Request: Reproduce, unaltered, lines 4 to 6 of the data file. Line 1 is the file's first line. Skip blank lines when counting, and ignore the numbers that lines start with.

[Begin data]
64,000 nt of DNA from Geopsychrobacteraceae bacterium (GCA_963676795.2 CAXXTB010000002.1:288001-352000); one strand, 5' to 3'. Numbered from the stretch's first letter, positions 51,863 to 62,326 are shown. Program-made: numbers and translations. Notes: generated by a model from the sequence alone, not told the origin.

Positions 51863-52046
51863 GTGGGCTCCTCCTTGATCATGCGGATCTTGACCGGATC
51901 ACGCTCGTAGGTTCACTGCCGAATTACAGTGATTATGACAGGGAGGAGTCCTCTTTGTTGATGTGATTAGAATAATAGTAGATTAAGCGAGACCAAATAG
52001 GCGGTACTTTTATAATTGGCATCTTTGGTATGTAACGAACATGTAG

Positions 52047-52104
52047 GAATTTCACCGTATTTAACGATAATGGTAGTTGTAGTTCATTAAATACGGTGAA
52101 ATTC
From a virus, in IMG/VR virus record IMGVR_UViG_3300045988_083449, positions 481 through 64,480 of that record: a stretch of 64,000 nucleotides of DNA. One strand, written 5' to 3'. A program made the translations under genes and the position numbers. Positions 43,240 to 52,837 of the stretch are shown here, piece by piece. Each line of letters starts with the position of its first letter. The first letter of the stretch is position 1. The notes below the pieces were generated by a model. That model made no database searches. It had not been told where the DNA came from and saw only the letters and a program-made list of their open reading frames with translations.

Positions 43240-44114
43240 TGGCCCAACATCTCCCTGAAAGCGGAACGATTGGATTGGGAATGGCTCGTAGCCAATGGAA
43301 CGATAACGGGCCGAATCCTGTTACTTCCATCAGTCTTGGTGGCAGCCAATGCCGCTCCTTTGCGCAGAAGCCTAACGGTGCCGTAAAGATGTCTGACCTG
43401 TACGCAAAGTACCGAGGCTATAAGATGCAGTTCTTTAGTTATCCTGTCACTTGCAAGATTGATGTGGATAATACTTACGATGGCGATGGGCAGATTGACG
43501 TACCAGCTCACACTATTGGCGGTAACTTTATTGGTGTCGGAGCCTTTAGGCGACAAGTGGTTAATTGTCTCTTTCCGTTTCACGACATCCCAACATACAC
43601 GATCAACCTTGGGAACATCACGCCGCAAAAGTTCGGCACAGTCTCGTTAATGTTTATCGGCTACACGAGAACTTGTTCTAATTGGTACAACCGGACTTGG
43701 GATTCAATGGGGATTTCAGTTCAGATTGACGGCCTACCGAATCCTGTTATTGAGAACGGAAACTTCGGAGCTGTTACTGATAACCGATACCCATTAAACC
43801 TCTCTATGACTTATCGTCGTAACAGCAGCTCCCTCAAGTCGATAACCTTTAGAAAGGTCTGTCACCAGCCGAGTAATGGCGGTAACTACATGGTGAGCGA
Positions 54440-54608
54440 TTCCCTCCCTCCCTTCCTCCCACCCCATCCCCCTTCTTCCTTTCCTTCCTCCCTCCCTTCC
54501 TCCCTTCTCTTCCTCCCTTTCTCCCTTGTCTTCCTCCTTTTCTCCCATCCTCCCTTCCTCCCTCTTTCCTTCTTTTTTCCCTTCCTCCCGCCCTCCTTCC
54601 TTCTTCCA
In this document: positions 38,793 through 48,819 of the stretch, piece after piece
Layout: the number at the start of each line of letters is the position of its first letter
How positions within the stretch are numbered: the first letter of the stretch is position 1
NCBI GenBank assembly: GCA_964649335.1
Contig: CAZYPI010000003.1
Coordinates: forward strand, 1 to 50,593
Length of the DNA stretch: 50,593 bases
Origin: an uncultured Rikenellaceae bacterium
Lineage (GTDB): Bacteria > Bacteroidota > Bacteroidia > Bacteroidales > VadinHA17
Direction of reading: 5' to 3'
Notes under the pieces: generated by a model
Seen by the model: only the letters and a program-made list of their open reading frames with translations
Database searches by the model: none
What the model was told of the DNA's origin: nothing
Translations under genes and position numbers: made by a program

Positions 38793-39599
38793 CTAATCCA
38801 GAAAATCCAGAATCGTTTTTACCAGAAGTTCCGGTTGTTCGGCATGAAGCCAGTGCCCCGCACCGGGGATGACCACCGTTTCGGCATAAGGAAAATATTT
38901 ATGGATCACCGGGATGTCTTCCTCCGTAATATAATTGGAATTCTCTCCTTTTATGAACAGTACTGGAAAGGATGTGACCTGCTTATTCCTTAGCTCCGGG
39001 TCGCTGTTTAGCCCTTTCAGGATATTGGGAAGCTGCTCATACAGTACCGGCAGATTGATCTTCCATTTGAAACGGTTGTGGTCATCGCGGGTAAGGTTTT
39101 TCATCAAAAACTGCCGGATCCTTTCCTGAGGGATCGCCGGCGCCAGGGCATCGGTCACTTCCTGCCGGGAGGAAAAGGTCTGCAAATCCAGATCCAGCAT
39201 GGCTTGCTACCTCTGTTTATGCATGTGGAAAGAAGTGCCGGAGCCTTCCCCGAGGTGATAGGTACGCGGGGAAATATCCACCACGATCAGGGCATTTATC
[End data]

51901 ACGCTCGTAGGTTCACTGCCGAATTACAGTGATTATGACAGGGAGGAGTCCTCTTTGTTGATGTGATTAGAATAATAGTAGATTAAGCGAGACCAAATAG
52001 GCGGTACTTTTATAATTGGCATCTTTGGTATGTAACGAACATGTAG

Positions 52047-52104